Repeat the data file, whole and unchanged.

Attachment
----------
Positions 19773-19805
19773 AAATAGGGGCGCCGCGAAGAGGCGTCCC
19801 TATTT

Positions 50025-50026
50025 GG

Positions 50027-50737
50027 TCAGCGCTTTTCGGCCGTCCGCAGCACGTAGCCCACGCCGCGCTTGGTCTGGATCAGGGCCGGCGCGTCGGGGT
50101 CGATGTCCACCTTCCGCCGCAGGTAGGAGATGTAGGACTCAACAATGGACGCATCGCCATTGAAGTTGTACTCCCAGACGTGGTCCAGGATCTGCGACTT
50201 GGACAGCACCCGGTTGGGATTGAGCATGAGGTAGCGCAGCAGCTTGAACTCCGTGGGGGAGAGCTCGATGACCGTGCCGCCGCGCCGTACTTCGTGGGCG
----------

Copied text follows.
Positions 19773-19805
19773 AAATAGGGGCGCCGCGAAGAGGCGTCCC
19801 TATTT

Positions 50025-50026
50025 GG

Positions 50027-50737
50027 TCAGCGCTTTTCGGCCGTCCGCAGCACGTAGCCCACGCCGCGCTTGGTCTGGATCAGGGCCGGCGCGTCGGGGT
50101 CGATGTCCACCTTCCGCCGCAGGTAGGAGATGTAGGACTCAACAATGGACGCATCGCCATTGAAGTTGTACTCCCAGACGTGGTCCAGGATCTGCGACTT
50201 GGACAGCACCCGGTTGGGATTGAGCATGAGGTAGCGCAGCAGCTTGAACTCCGTGGGGGAGAGCTCGATGACCGTGCCGCCGCGCCGTACTTCGTGGGCG